If you were a U.S. producer of some essential good, how would you feel if---due to an export ban---you couldn't market your product to would-be customers willing to pay you the market price?
If you, U.S. citizen, were in need of a job, how would you feel about a ban on an essential good that, if lifted, would inspire the U.S. producers of that good to expand aggressively---putting you, and thousands of others, to work in the process?
How would you, U.S. citizen, feel if your local producers of an essential good, with the capacity to produce it in such great quantity so as to not only supply you, but folks abroad as well---due to an export ban---didn't? Essentially forcing producers to keep supply low enough to keep the price (that you pay) high enough to remain profitable.
How would you, U.S. consumer of goods produced abroad, feel if---due to an export ban---the producers of goods from abroad were denied access to the global supply of some essential input, forcing their cost of production higher and, therefore, the price you pay for the desired good higher than it otherwise would have been?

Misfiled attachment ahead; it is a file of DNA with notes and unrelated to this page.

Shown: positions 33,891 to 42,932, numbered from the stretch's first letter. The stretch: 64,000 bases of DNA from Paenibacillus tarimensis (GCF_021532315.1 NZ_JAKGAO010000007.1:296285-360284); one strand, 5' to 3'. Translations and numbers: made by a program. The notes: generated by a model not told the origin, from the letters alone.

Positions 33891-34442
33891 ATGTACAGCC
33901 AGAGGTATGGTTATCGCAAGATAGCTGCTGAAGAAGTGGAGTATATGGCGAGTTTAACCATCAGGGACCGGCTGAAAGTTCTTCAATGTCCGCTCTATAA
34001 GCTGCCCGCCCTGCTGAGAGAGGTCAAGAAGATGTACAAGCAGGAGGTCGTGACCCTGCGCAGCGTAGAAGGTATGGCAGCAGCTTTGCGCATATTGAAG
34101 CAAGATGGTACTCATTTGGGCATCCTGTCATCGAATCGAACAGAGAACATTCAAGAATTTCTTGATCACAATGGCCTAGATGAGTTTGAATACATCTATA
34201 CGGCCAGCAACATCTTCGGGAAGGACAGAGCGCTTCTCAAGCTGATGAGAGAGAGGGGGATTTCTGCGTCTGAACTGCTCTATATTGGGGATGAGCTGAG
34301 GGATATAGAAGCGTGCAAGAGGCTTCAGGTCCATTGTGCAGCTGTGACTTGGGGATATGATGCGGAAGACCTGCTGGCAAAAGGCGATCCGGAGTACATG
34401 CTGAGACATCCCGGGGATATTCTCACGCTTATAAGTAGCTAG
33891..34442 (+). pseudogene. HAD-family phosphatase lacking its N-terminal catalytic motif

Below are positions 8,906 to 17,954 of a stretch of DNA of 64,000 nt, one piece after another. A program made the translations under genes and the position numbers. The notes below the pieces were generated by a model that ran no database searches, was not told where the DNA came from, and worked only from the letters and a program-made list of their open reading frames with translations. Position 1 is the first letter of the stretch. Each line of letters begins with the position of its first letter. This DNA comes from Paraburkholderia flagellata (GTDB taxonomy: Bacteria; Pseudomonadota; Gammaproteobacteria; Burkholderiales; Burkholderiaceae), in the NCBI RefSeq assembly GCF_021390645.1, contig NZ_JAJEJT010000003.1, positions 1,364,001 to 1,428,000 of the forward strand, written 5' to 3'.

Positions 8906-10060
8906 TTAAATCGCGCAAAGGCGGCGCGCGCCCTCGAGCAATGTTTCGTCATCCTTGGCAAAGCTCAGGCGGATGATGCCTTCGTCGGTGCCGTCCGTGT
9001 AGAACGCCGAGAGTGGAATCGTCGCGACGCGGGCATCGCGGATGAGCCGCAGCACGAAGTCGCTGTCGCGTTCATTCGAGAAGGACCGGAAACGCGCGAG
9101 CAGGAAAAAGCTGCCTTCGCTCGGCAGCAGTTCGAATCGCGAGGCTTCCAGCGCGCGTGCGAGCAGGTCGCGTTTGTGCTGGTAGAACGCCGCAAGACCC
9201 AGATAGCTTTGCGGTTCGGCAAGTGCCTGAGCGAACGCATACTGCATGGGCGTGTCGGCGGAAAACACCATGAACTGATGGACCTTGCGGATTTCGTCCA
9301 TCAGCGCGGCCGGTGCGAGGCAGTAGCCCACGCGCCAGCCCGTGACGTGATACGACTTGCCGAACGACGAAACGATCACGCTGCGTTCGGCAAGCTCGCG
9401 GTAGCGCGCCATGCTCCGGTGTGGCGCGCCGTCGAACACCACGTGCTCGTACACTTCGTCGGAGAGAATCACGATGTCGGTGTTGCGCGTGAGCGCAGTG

If you were a U.S. exporter of anything, how would you feel if---due to an export ban---your customers abroad lacked access to the global supply of some essential good, resulting in higher prices for that good (and, therefore, less spendable income) for them, and less business for you?
If you were a non-U.S. consumer/producer, how would you feel about a trading partner who has control over the production of some essential commodity that you are in need of---and that you are eager to pay the market price for---and that "partner", out of some unfounded fear and/or to benefit some select group of political supporters, refuses to sell it to you? Would that strain your business relationship? Might you, in retaliation, play the same sort of game should you find yourself with a surplus of something that that "partner" may need in the future?
Folks, these are a few of the questions that might arise when we look beneath the surface of the export ban on crude oil that will be debated in the weeks and months, maybe years, to come. I assure you, any arguments for justifying the continuance of the 40 year-old ban, while they'll be cloaked in concerns for the U.S. consumer, will be made on behalf of politically-connected special interests. Of all the political blunderings that serve to hamstring our economy, not to mention---and most importantly---our liberty, I can't think of any more pernicious than protectionism.